The analysis of large-scale time-series network data, such as social media and email communications, remains a significant challenge for graph analysis methodology. In particular, the scalability of graph analysis is a critical issue hindering further progress in large-scale downstream inference. In this paper, we introduce a novel approach called "temporal encoder embedding" that can efficiently embed large amounts of graph data with linear complexity. We apply this method to an anonymized time-series communication network from a large organization spanning 2019-2020, consisting of over 100 thousand vertices and 80 million edges. Our method embeds the data within 10 seconds on a standard computer and enables the detection of communication pattern shifts for individual vertices, vertex communities, and the overall graph structure. Through supporting theory and synthesis studies, we demonstrate the theoretical soundness of our approach under random graph models and its numerical effectiveness through simulation studies.
In this paper, we introduce a novel approach to multi-graph embedding called graph fusion encoder embedding. The method is designed to work with multiple graphs that share a common vertex set. Under the supervised learning setting, we show that the resulting embedding exhibits a surprising yet highly desirable "synergistic effect": for sufficiently large vertex size, the vertex classification accuracy always benefits from additional graphs. We provide a mathematical proof of this effect under the stochastic block model, and identify the necessary and sufficient condition for asymptotically perfect classification. The simulations and real data experiments confirm the superiority of the proposed method, which consistently outperforms recent benchmark methods in classification.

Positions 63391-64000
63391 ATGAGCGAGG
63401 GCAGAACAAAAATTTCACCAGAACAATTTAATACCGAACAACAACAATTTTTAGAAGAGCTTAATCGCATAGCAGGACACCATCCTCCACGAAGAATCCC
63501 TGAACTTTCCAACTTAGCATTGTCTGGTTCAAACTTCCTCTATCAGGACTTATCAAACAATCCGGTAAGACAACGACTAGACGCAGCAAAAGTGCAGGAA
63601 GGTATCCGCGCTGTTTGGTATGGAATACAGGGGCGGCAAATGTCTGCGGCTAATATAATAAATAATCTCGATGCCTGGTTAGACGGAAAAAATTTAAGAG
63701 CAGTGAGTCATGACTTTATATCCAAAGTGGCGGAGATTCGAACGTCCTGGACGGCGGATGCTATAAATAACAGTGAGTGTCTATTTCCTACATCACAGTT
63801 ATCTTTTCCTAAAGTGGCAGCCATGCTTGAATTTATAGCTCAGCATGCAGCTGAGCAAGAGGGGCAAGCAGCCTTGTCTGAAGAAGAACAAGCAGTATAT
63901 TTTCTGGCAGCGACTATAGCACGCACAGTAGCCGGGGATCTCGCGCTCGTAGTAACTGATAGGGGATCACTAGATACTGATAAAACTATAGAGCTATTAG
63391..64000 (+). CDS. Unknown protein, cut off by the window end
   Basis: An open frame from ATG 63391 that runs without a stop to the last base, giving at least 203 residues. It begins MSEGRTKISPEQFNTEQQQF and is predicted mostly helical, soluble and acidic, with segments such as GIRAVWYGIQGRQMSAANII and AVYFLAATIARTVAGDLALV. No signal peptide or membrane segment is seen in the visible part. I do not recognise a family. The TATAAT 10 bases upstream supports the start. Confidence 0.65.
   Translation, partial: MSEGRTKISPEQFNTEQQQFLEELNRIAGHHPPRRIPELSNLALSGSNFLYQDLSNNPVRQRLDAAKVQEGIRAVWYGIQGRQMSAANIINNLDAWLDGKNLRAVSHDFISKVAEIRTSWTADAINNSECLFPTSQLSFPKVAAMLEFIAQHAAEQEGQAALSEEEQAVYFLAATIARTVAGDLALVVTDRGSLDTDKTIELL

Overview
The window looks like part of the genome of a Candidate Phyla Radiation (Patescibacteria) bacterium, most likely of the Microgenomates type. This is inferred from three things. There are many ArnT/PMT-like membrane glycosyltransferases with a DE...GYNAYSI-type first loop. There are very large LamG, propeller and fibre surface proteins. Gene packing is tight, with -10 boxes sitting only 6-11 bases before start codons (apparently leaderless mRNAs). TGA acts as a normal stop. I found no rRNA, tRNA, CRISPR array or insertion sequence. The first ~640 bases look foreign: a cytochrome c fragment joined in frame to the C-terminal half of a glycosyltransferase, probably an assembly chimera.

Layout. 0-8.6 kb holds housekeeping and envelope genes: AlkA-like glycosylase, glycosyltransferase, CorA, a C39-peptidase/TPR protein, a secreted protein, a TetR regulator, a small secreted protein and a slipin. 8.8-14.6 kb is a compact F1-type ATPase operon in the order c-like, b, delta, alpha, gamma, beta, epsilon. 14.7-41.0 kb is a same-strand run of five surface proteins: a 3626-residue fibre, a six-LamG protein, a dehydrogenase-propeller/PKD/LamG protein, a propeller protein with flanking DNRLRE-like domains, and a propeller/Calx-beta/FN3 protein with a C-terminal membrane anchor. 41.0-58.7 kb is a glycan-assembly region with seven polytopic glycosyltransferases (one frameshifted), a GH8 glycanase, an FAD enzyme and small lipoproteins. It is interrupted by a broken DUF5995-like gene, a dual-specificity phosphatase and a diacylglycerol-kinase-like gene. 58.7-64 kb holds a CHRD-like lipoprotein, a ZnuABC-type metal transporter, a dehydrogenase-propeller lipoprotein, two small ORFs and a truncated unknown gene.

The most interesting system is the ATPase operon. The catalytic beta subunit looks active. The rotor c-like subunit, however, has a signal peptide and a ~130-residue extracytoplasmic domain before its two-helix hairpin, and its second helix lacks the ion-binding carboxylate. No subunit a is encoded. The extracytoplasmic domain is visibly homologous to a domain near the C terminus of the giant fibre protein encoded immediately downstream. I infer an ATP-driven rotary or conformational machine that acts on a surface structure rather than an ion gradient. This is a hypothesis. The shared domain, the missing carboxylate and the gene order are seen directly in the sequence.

We propose a class of models based on Fisher's Linear Discriminant (FLD) in the context of domain adaptation. The class is the convex combination of two hypotheses: i) an average hypothesis representing previously seen source tasks and ii) a hypothesis trained on a new target task. For a particular generative setting we derive the optimal convex combination of the two models under 0-1 loss, propose a computable approximation, and study the effect of various parameter settings on the relative risks between the optimal hypothesis, hypothesis i), and hypothesis ii). We demonstrate the effectiveness of the proposed optimal classifier in the context of EEG- and ECG-based classification settings and argue that the optimal classifier can be computed without access to direct information from any of the individual source tasks. We conclude by discussing further applications, limitations, and possible future directions.